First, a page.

The single most important characteristic of a quality patent is a quality invention. Inventors that come up with ideas that are commercially useful provide the opportunity to create valuable patents. Unsurprisingly, the easiest patents to obtain are directed to inventions that provide no commercial benefit, since it is unlikely that others will have previously patented or published these ideas. These patents are also the least valuable on their own, since it is unlikely that others will use these ideas in the future. These less valuable patents serve little purpose other than to build a large portfolio at a smaller cost.

The first step in identifying the best inventions is having innovators identify and communicate their ideas to those who will decide how to proceed. Once an invention is identified, a patent application is prepared and will ultimately issue into a patent that will provide a right to exclude others from making, using or selling the invention. What can be excluded is defined by a set of claims that are included in all patents. Since the claims define the rights, they are considered the single most important portion of a patent.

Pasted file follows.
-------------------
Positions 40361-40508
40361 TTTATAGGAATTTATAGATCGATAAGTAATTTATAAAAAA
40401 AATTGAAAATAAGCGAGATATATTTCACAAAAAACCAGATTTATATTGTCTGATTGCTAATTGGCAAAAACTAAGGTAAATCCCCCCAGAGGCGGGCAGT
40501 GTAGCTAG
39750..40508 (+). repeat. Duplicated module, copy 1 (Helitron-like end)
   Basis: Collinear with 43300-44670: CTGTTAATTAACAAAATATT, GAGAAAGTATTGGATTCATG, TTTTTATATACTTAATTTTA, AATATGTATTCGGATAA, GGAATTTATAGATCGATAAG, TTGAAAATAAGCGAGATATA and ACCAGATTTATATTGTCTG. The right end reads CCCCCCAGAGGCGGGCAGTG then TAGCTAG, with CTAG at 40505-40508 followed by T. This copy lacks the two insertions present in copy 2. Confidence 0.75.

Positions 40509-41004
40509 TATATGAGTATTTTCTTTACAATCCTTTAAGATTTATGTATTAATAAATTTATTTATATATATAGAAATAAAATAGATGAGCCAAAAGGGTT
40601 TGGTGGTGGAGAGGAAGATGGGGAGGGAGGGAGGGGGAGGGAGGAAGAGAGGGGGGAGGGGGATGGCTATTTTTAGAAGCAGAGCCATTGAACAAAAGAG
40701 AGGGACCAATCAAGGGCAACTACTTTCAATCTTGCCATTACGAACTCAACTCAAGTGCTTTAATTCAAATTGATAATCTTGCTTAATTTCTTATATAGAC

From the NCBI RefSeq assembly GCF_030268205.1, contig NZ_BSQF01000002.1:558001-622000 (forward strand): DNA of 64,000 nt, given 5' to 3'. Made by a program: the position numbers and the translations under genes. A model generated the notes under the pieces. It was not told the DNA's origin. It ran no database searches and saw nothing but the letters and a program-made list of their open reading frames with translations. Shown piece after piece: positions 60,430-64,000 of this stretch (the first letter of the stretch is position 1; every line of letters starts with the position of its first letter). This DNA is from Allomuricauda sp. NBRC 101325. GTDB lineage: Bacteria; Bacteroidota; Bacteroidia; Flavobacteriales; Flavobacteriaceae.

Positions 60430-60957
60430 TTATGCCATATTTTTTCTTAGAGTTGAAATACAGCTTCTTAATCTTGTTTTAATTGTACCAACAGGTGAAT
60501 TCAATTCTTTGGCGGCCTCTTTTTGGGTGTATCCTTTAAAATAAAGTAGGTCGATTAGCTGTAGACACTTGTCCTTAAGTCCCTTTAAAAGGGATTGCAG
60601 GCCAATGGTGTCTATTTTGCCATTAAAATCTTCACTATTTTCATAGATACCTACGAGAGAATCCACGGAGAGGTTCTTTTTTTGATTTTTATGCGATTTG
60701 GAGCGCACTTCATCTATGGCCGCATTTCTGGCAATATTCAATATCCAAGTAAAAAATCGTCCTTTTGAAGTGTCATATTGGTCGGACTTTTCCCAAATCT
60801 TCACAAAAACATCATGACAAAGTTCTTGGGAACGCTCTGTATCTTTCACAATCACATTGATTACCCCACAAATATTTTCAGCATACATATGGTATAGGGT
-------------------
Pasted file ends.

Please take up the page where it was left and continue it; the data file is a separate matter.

In determining what can be excluded, one must consider the industry and how the players interact. For example, who will infringe the patent? The choices may be the maker of a component, the maker of a system that uses the component or the end user of that system. These entities may be competitors, customers or vendors. The manner in which the invention is presented will provide a determination of who will or will not infringe. Ideally, each patent claim will be implemented by a single entity.

Another question that must be considered is whether the invention is detectable in an end product. Perhaps companies in the relevant industry publish data sheets or white papers. Can the invention be detected from these documents? Alternatively, can the products be reverse engineered to determine whether the product uses the patented invention? If the invention is undetectable, consideration must be given as to whether a patent should be applied for at all. In some instances, trade secret protection may be a better alternative for protecting undetectable inventions.